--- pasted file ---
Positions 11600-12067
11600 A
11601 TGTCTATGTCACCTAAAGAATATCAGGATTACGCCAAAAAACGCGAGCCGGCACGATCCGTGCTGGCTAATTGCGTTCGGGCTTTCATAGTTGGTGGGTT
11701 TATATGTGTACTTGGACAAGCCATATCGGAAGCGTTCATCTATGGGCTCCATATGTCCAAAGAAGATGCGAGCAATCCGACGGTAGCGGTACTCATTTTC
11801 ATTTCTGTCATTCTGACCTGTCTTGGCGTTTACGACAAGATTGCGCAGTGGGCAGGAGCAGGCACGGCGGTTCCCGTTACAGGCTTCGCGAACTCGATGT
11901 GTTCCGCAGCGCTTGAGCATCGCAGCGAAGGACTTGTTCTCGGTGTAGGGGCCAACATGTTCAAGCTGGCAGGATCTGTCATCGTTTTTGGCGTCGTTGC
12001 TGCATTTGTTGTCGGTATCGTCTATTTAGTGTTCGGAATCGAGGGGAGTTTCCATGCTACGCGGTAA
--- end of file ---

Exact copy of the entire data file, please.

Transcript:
Positions 11600-12067
11600 A
11601 TGTCTATGTCACCTAAAGAATATCAGGATTACGCCAAAAAACGCGAGCCGGCACGATCCGTGCTGGCTAATTGCGTTCGGGCTTTCATAGTTGGTGGGTT
11701 TATATGTGTACTTGGACAAGCCATATCGGAAGCGTTCATCTATGGGCTCCATATGTCCAAAGAAGATGCGAGCAATCCGACGGTAGCGGTACTCATTTTC
11801 ATTTCTGTCATTCTGACCTGTCTTGGCGTTTACGACAAGATTGCGCAGTGGGCAGGAGCAGGCACGGCGGTTCCCGTTACAGGCTTCGCGAACTCGATGT
11901 GTTCCGCAGCGCTTGAGCATCGCAGCGAAGGACTTGTTCTCGGTGTAGGGGCCAACATGTTCAAGCTGGCAGGATCTGTCATCGTTTTTGGCGTCGTTGC
12001 TGCATTTGTTGTCGGTATCGTCTATTTAGTGTTCGGAATCGAGGGGAGTTTCCATGCTACGCGGTAA